NEXT MEETING: Wednesday, August 19, 2020, 7:00 PM: General Meeting goes online via Zoom! Al Dart of Old Pueblo Archaeology presents “Old-Time Religion? The Salado Phenomenon in the Greater Southwest.” No business meeting, this will be a Zoom presentation only. Watch for an upcoming Special Bulletin with details on how to join in on this fascinating lecture.

NEXT FIELD TRIP = WATCH THIS SPACE FOR UPDATES AS TO WHEN FIELD TRIPS WILL RESUME.

Welcome to the Grant County Archaeological Society

FSCN4232Thank you for visiting our corner of cyberspace.

The Grant County Archaeological Society was first organized in 1928 and is the oldest continuously chartered archaeological club in New Mexico. We are a 501(c)(3) nonprofit corporation aiming to preserve and protect prehistoric, historic, and culturally significant places and objects.

15 - John and KathrynCertain of our group's activities have been temporarily curtailed by the COVID-19 pandemic but our group continues with our mission. When pandemic restrictions allow, we hold monthly meetings open to the public with featured speakers discussing a wide array of topics, and we arrange monthly field trips to sites of historic and cultural interest. Our members volunteer as stewards, monitoring archaeological sites; and we assist in professional archaeological excavations. We offer regular educational workshops to area students of all ages, FSCN4987and support the Mimbres Culture Heritage Site by providing educational tours to the general public and performing protective maintenance of the co-located Mattocks Ruin archaeological site. Our group's project of preserving and organizing our group's library, archives, and collections - amassed over a period of more than 90 years - continues with a view toward ultimately making the materials accessible to future researchers.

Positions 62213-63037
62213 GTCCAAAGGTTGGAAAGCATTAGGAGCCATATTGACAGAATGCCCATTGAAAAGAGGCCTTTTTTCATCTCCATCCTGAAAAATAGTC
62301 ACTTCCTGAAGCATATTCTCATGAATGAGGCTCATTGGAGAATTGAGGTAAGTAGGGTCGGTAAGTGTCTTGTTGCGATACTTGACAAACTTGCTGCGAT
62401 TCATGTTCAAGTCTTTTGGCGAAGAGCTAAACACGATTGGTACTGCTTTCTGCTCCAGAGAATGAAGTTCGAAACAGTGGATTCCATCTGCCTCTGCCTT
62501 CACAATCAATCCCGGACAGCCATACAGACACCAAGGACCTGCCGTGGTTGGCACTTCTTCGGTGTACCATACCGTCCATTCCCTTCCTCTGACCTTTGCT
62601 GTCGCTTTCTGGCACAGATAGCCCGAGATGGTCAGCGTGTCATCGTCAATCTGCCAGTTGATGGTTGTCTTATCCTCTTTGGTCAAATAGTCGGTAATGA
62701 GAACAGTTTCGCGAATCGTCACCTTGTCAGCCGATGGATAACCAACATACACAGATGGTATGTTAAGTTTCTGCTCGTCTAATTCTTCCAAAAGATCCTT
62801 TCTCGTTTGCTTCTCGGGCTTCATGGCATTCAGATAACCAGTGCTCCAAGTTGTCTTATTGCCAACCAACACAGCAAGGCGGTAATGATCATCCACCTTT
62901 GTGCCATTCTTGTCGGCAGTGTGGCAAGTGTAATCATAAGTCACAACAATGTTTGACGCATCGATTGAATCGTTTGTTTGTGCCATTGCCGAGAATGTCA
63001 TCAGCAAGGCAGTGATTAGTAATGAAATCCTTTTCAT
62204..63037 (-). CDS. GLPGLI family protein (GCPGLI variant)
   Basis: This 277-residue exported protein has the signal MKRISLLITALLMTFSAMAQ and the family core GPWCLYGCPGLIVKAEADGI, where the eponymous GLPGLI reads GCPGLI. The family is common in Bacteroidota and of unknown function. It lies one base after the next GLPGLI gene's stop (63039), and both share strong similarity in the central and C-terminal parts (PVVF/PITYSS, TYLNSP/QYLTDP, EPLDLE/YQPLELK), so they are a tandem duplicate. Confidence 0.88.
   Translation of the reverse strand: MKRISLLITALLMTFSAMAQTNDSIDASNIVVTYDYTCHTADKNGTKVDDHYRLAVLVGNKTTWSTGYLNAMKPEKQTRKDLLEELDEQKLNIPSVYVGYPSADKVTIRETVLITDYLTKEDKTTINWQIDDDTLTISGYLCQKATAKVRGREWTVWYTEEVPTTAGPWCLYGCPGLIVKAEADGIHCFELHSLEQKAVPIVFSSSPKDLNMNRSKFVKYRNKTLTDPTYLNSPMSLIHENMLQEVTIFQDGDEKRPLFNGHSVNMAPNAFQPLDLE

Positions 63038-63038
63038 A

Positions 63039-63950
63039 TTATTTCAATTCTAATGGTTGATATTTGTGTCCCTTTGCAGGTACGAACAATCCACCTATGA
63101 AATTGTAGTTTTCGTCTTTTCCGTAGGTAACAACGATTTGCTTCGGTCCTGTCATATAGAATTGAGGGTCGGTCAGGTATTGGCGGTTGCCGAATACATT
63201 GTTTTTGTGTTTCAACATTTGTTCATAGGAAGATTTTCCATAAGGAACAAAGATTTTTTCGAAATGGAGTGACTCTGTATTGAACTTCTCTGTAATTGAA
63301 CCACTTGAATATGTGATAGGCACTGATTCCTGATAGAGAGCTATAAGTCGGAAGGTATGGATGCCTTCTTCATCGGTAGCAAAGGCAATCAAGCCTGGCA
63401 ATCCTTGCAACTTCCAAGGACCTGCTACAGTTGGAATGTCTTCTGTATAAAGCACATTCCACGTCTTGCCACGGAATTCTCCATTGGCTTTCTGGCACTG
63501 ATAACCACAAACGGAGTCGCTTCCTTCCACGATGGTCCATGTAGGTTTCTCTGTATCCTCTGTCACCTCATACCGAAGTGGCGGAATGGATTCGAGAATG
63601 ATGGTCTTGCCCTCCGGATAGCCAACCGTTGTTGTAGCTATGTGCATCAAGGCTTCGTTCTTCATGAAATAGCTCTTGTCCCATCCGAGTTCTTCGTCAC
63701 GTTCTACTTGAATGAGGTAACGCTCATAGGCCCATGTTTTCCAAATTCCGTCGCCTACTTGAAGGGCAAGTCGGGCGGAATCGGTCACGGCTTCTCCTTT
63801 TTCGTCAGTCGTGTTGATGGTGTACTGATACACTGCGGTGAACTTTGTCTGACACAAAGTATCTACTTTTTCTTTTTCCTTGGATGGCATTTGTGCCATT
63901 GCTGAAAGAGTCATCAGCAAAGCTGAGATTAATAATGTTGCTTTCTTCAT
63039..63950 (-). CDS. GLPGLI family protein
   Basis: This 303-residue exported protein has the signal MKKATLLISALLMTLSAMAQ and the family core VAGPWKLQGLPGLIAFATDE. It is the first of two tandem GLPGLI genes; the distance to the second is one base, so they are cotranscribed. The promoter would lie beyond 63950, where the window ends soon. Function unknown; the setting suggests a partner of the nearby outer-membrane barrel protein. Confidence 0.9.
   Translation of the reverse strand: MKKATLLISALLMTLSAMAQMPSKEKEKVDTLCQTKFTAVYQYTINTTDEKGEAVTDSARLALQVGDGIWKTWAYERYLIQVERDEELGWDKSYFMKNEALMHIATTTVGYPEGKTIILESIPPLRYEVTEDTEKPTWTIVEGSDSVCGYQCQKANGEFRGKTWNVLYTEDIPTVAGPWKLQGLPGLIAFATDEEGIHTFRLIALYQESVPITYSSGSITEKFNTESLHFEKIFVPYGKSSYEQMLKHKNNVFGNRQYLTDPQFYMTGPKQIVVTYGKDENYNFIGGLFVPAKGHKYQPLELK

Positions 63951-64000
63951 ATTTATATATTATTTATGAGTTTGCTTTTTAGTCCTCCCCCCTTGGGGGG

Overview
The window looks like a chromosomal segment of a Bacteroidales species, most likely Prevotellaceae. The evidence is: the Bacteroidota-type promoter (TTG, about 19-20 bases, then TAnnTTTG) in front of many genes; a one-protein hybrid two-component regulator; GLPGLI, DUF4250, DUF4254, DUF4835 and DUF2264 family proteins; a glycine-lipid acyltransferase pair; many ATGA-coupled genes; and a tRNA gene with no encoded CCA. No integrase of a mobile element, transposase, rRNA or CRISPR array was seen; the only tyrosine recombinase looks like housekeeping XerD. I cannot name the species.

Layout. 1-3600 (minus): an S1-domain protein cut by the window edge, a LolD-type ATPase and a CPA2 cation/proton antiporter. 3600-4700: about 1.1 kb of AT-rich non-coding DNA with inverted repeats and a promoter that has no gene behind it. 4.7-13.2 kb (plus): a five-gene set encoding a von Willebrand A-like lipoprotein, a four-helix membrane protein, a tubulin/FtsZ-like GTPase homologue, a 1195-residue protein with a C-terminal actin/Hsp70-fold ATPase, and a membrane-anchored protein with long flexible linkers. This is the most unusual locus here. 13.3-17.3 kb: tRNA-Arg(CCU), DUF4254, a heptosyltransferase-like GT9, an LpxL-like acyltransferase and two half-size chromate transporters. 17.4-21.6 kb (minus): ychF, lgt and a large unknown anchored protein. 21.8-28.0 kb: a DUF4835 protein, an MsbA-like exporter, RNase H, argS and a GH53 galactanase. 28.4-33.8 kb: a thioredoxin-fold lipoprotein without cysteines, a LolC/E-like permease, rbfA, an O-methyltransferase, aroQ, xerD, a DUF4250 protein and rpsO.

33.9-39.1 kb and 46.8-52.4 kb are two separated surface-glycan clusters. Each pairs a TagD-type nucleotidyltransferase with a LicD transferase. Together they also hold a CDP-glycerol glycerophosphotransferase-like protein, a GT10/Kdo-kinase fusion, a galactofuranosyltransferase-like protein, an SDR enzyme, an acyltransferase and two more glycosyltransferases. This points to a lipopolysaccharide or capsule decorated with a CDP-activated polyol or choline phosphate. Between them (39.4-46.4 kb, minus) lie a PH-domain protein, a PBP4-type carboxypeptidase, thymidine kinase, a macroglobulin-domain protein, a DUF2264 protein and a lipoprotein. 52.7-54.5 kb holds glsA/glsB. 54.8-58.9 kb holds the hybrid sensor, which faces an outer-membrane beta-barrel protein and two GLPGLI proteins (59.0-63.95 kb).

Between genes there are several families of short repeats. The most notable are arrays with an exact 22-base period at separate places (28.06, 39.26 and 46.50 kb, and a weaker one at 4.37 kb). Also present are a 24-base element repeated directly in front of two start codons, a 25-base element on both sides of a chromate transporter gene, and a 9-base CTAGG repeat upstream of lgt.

You are welcome to learn more about our group by clicking on any of the links in the navigation bar at the top of this Home page or in the sidebar to the left. Scroll down to see what's happening now in our blog, and continue scrolling to the bottom of this page to contact us directly.

Please enjoy!

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Online via Zoom: Our August 19, 2020, Featured Speaker: Allen Dart